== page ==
1950s cuisine often brings up images of drive-in hamburgers, casseroles with cream of mushroom soup, and ghastly Jello salads. I found my stereotypes shattered one afternoon when I happened to come across some menus from the Santa Fe Railroad.
Dinner menus showed plenty of meat and potatoes, with lamb and veal as common fare. However, menu after menu also offered fish dishes, usually broiled or baked. Salads were common, even if they may have been iceberg lettuce with thousand island dressing. Tomato juice was a regular appetizer option. Half of each menu was dedicated to a la carte items that offered a range of fruit and vegetable dishes. Many menus noted that special diets and unique requests were welcome.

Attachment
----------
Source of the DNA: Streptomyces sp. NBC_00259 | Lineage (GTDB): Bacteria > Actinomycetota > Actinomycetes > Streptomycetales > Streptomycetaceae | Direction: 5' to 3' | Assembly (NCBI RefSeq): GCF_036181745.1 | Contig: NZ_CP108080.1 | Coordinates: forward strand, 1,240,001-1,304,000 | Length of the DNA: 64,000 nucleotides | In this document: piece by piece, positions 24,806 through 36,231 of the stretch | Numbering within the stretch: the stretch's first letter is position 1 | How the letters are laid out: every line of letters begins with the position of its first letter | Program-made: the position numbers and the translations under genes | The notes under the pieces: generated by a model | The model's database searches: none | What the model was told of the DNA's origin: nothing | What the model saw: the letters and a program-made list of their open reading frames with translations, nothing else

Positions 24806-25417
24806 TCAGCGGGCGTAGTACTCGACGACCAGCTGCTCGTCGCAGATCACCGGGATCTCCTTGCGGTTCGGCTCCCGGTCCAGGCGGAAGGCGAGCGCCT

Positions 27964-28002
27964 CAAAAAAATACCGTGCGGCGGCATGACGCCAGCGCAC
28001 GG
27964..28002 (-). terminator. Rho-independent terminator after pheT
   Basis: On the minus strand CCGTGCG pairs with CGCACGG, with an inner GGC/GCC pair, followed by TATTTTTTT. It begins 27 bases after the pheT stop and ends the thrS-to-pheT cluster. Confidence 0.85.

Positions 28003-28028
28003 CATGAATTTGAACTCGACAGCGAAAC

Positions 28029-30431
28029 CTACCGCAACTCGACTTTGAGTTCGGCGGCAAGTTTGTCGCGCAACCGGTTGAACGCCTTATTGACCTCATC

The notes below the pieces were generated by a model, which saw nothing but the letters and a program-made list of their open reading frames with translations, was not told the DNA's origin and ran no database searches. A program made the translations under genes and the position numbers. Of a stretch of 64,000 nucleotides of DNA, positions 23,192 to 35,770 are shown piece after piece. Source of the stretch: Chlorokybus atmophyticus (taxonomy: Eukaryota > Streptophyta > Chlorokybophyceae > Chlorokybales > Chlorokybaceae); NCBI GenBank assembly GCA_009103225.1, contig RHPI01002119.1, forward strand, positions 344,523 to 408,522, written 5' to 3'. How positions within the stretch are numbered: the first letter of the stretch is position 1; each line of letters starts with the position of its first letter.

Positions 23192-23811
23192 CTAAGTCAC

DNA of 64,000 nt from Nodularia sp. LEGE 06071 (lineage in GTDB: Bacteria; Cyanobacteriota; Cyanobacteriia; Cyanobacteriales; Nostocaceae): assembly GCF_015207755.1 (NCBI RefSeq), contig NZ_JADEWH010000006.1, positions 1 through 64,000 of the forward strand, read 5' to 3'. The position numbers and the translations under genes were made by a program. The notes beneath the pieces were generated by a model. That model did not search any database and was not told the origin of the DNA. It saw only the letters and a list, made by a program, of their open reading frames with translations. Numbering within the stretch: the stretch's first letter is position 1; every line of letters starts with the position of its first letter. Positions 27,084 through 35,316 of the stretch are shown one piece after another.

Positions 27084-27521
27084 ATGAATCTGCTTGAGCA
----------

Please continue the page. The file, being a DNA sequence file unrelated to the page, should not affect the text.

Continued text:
The patrons of a dining car on the Santa Fe Chief may have been unusually sophisticated and well heeled. However in this setting, those who wanted healthy, vegetarian, and even vegan options would have had several alternatives for meals that were elegant and tasty. Such meals would have likely seemed odd to fellow diners but they were a far departure from the prefabricated options found on Amtrak today. That’s food for thought.